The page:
Workforce Efforts in AL, TX, VA Look to Build, Maintain Talent Pipelines

June 09, 2016

While the recent Job Openings and Labor Turnover Survey (JOLTS) has some economists concerned that the U.S. economy is running out of qualified workers to fill existing openings, several states have announced workforce programs that are intended to address the skills-gap and build the talent pipeline in their respective states. These programs are intended to build regional partnerships between local workforce development agencies, economic development agencies, industry, and others. Approaches include a statewide apprenticeship tax credit in Alabama; occupation training for high-demand occupations in Texas; and, incumbent workforce training in Virginia.

In May, the Alabama legislature passed the Apprenticeship Tax Credit Act of 2016 (SB 90) that provides Alabama business with an income and financial institution excise tax credit of $1,000 each for up to five apprentices hired during the prior taxable year. The program is capped at $3 million annually. The intent of the program is to help businesses address the lack of an available, trained workforce, according to Rosemary Elebash, the state director of the Alabama National Federation of Independent Business (NFIB).The tax credit will be available beginning on or after January 1, 2017 through the 2021 tax year – unless extended by an act of the legislature. The bill was signed by Gov. Robert Bentley on May 10.

The Texas Workforce Commission (TWC) announced in May $1 million in new funding for the High Demand Job Training Program, a statewide program to create occupational job training programs that will improve the skill sets of individuals for jobs in high-demand occupations in Texas communities.  Originally established in 2014, the High Demand Job Training Program provides grants to support collaborations between Workforce Solutions partners and local economic development corporations. 

The state’s 28 local workforce development boards can apply for up to $100,000 to match the amount committed by local economic development corporations over the two years and while funds are available. Local workforce development boards may use grant funding to support high-demand, job-training activities and related direct costs, including individual participant recruitment, skills assessment, job search skills improvement, equipment and minor renovation of facilities used for program-related job training.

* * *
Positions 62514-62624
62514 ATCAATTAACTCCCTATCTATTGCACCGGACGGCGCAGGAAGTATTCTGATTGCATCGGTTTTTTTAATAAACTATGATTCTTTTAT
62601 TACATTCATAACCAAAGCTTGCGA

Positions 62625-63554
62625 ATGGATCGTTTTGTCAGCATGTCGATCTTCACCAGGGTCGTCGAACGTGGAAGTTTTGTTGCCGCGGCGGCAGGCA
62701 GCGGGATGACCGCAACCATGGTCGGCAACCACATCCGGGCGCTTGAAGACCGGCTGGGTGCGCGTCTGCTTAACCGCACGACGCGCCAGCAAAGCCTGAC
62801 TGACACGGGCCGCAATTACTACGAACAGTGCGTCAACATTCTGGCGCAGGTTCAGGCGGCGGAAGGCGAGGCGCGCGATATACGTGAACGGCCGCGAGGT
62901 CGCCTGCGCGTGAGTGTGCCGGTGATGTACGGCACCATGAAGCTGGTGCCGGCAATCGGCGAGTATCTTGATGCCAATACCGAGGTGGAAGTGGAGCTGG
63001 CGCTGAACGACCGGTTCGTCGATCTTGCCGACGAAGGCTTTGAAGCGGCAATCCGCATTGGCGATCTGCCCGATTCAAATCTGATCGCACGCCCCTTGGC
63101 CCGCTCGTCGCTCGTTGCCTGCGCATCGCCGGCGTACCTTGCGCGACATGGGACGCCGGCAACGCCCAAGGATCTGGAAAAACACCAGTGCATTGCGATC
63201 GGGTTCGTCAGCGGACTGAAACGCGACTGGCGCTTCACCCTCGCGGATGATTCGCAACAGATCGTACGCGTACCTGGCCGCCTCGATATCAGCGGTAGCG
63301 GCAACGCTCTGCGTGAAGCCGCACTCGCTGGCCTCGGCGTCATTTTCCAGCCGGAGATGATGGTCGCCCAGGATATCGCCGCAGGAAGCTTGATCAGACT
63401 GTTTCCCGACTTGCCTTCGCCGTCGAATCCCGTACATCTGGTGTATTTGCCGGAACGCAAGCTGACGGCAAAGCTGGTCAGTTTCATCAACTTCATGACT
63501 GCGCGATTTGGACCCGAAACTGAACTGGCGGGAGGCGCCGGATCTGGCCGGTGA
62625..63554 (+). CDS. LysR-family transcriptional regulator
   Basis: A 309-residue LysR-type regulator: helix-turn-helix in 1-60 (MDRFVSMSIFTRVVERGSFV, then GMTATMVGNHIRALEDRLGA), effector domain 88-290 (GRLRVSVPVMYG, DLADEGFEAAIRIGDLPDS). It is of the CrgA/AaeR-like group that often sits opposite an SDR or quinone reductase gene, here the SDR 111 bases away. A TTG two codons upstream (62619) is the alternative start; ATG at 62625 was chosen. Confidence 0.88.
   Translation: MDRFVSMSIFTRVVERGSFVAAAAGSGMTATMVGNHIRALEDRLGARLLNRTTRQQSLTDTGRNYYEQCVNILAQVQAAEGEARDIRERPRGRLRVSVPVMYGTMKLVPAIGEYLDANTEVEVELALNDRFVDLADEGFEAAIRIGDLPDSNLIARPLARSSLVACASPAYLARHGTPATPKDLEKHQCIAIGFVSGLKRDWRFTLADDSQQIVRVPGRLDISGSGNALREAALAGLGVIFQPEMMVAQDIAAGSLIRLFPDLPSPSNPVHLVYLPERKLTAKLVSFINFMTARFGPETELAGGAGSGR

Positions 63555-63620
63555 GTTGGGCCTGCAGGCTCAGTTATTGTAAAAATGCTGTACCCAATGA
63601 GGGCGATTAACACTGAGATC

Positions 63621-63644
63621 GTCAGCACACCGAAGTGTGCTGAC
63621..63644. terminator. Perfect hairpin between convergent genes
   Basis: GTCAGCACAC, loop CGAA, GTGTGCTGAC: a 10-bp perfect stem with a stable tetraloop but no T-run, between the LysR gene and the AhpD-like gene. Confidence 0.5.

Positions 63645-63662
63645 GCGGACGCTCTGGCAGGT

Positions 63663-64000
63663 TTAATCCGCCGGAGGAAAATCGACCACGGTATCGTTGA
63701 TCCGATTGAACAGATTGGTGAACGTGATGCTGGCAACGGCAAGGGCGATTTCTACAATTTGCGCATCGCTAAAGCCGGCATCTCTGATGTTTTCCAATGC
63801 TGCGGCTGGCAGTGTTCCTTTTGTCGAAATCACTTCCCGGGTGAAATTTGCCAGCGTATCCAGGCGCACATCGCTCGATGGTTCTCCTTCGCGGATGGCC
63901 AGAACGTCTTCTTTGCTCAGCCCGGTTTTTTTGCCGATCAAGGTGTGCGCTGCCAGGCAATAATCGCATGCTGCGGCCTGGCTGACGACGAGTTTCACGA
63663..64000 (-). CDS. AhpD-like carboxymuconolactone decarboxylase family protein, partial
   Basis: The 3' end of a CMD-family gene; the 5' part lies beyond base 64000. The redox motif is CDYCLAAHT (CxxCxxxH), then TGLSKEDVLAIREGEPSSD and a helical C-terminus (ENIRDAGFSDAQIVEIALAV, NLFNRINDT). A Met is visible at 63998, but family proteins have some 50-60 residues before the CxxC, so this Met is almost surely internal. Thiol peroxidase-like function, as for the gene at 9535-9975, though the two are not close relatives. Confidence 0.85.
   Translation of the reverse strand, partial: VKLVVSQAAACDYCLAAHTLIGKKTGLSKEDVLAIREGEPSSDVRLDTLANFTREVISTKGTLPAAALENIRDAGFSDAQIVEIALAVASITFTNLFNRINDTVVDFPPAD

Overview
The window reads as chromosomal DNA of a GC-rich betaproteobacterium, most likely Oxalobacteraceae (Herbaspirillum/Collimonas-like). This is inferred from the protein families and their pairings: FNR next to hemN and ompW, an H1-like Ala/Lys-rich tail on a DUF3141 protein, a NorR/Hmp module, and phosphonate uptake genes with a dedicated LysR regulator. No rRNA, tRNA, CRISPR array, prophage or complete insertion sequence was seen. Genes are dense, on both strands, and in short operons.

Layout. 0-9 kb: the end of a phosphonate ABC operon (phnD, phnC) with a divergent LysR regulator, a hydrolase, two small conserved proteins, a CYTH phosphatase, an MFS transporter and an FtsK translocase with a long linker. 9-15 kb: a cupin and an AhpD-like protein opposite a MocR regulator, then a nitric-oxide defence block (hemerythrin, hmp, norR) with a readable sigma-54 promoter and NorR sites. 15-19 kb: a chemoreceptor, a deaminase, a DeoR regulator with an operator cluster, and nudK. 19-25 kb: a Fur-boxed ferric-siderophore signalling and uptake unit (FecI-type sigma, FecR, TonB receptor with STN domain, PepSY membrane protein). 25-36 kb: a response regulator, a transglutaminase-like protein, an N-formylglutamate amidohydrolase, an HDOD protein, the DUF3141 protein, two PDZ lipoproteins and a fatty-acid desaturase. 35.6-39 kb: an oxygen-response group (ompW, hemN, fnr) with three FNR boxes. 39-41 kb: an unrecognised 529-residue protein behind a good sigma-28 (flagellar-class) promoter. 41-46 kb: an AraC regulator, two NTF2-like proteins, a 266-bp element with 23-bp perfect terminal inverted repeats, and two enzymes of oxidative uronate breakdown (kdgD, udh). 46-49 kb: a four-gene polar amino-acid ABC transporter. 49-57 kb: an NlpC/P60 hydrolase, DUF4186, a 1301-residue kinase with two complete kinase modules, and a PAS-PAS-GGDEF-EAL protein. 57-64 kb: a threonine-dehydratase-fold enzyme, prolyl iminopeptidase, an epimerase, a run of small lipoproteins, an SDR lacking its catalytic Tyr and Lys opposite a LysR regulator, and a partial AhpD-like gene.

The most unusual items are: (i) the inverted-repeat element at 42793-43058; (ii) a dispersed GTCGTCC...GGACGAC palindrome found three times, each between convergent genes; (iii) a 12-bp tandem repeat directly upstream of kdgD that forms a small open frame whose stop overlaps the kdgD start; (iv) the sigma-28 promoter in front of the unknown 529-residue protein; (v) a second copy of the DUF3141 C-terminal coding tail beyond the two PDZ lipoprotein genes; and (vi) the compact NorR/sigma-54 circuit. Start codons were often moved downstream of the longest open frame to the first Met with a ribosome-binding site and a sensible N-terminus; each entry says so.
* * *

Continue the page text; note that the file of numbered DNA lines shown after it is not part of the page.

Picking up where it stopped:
In Virginia, Governor Terry McAuliffe on June 3 announced $1 Million in New Economy Workforce Grants for Incumbent Workforce Training. The state will make grants of up to $200,000 each to support seven regional partnerships focused on incumbent workforce training between local workforce development boards and local small businesses, community colleges, and other partners. To support the training, 10 community colleges will provide training and assessments to incumbent workers in the seven regions.

“These grants will help small businesses stay competitive by funding as much as 90% of the costs for workforce training and credentialing for their incumbent workers,” said Secretary of Commerce and Trade Maurice Jones. Businesses with 250 employees or fewer are eligible to participate in the program. Participating businesses must contribute between 10 to 50 percent of training and certification assessment costs based on the number of company employees.

Alabama, Texas, Virginiaworkforce